Hernando, Citrus give minor tax relief
By ASJYLYN LODER and CATHERINE E. SHOICHET
Published September 14, 2006
Angry, fed up and fearful, hundreds of Hernando and Citrus residents crowded into their county meeting rooms Thursday to plead for property tax relief.
Like local governments throughout the region, Hernando and Citrus officials found themselves pinched between a cooling economy and the hot anger of overburdened property owners.
They responded with what many homeowners would consider minor cuts to the millage rate.
The Hernando County Commission voted 3-2 to give preliminary approval to a one-half-mill cut — 50 cents for every $1,000 in assessed value. The average homeowner will save $36.09. Final approval of that rate would come at the budget hearing on Sept. 28.
With a 4-0 vote, the Citrus Commission gave preliminary approval to one mill reduction, adopting a rate of 7.145.
The final budget hearing is set for Sept. 26.
The millage rate cut means county officials must find a way to trim $11.4-million from the county’s proposed $223.9-million budget.
Commissioners will meet again Tuesday at 9 a.m. to hash out the details of those cuts.
But many property owners at Thursday night’s meeting said that wasn’t enough. The 1-mill decrease would still leave commissioners with $10-million more in the county’s general fund. And several audience members said commissioners should reduce the millage rate further.
“I have never seen this type of outcry,” Commissioner Dennis Damato said as the meeting drew to a close.
Over the last two years, tax bills skyrocketed along with property assessments. Local governments enjoyed steep increases in revenues.
In Hernando, more than 100 people jammed the commission chambers. Some carried signs that read “Cut the Fat” and “We are here for one reason: Tax Relief.”
Nancy Robinson, a four-term Republican incumbent facing re-election, spearheaded a controversial move to lower Hernando County’s tax rate by half a mill.
The vote to lower the millage rate came after nearly 30 people lined up, some near tears, to give the commission a piece of their minds.
Linda Hayward, a horse farmer turned antitax activist, gathered more than 11,000 signatures on a petition urging the county to cut the millage rate.
Elsie Howell said she had to decide between buying a loaf of bread or paying her taxes.
“It’s a disgrace,” she said.
Joseph Jordan demanded, “Where do I cut? Do I not eat? Do I quit taking medication?”
Spectators applauded demands for a 1-mill cut or more. The crowd booed one woman who stood up and spoke against the tax cut.
Lisa Hammond said she felt like “Daniel in the lion’s den” when she told the commission that a tax cut endangered the county’s financial health while offering no meaningful relief.
Hernando Commission Chairwoman Diane Rowden said she had more than 30 e-mails and phone messages from residents who were against the cut.
But Hammond was one of only four people who spoke out — while more than 25 people urged the commission to lower taxes further.
The one-half-mill cut would cost Hernando County $4.7-million next year, said George Zoettlein, Hernando County budget director.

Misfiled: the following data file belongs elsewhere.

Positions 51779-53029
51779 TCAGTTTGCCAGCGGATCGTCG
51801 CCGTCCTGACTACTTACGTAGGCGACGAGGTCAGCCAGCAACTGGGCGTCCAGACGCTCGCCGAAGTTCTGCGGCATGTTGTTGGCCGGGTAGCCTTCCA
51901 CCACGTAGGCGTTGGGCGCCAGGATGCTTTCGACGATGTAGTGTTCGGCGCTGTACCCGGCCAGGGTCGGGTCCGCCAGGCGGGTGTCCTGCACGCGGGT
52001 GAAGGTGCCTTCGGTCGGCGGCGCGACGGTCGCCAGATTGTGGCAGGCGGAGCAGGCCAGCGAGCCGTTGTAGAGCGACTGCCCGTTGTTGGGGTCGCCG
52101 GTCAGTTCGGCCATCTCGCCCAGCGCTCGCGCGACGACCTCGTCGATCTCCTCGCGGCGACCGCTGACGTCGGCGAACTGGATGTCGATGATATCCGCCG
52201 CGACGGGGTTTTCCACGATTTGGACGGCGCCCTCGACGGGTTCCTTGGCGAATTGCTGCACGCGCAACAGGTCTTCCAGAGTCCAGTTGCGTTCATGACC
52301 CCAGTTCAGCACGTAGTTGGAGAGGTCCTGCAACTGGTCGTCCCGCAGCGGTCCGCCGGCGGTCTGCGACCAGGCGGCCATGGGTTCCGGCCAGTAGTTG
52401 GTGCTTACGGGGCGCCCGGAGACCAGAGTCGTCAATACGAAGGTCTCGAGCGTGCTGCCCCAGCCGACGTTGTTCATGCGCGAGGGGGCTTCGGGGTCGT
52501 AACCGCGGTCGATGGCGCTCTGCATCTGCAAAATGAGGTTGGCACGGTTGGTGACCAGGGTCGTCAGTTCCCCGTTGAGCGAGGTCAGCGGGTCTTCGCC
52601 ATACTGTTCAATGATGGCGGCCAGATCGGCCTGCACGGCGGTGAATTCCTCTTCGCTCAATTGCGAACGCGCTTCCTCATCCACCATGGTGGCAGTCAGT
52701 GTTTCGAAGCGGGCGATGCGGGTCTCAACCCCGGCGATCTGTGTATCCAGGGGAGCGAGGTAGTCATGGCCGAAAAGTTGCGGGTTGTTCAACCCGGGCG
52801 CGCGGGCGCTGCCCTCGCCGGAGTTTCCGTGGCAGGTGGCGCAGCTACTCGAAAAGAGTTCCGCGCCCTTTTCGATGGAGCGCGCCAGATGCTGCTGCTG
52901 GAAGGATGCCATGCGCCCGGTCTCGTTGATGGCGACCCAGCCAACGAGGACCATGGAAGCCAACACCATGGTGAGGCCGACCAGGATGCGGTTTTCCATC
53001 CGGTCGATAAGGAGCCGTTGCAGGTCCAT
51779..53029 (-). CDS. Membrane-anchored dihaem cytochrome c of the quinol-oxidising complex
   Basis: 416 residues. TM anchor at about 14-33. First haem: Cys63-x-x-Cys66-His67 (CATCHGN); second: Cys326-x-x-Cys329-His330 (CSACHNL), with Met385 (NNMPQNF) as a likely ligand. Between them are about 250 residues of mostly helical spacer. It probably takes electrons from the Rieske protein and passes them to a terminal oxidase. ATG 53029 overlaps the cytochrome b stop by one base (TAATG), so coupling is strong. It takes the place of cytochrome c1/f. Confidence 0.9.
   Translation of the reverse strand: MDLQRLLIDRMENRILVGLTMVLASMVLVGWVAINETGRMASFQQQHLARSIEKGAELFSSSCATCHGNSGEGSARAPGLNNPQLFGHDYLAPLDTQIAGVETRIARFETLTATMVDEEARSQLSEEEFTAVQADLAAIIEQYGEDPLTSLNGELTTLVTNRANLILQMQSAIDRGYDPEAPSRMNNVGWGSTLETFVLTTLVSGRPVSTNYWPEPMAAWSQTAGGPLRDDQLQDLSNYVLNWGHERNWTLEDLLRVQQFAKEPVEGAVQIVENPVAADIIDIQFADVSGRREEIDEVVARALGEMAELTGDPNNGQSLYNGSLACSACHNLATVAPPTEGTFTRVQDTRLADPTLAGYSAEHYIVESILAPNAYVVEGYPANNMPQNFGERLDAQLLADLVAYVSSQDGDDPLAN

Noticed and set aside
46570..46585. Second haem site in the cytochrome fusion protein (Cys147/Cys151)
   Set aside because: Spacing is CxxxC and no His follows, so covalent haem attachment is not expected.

To pay for it, the county would take $2.2-million out of reserves, reduce spending by $462,056 and take $300,000 out of the county’s capital improvement fund.
Hernando commissioners did decide Thursday night not to remove money from the budget that would allow the Spring Hill Fire Rescue District to continue to do its own dispatching of 911 calls.
In Citrus on Thursday, the meeting got personal when a shouting match erupted between audience members and two county commissioners.
One speaker, waving pieces of paper in the air, said property values on some parcels owned by Commission Chairman Gary Bartell and Commissioner Dennis Damato had decreased.
Bartell said that was incorrect. Damato said the appraised value of one piece of property he owned had decreased, but so had the value of surrounding property in the neighborhood. Boos from audience members nearly drowned out their defense.
The outburst came after more than two hours of impassioned speeches from dozens of residents.
To make his point, Milton Whitson, an 85-year-old retiree from Homosassa, planted pill bottles on the podium.
High taxes, he said, prevent the county’s elderly residents from paying for the medication they need.
Jeanne Derosier’s voice trembled as she addressed the board.
“You are on a budget. Live within the budget,” she said. “If I can’t afford to have my hair done this week, I don’t.
“We’re mad as hell,” the 60-year-old Beverly Hills resident said, pumping her fist in the air before she stormed out of the meeting room. The crowd cheered.
Leaders of the newly-created Overtaxed Citizens group circulated a petition and handed out flyers.
Commissioners had not voted on whether to reduce the millage rate by late Thursday evening, but they told residents they plan to scale back spending and return money to taxpayers.
“We’re going to do whatever we can to lower the millage rate and make government affordable,” Bartell said at the beginning of the hearing.
Elsewhere in the Tampa Bay area, St. Petersburg’s city council heard from many angry residents on Thursday night, but refused to lower the previously agreed upon millage rate.
In Tampa, the City Council agreed to a minor cut in the rate, the first decrease in more than a decade.
[Last modified September 14, 2006, 22:35:40]
[an error occurred while processing this directive]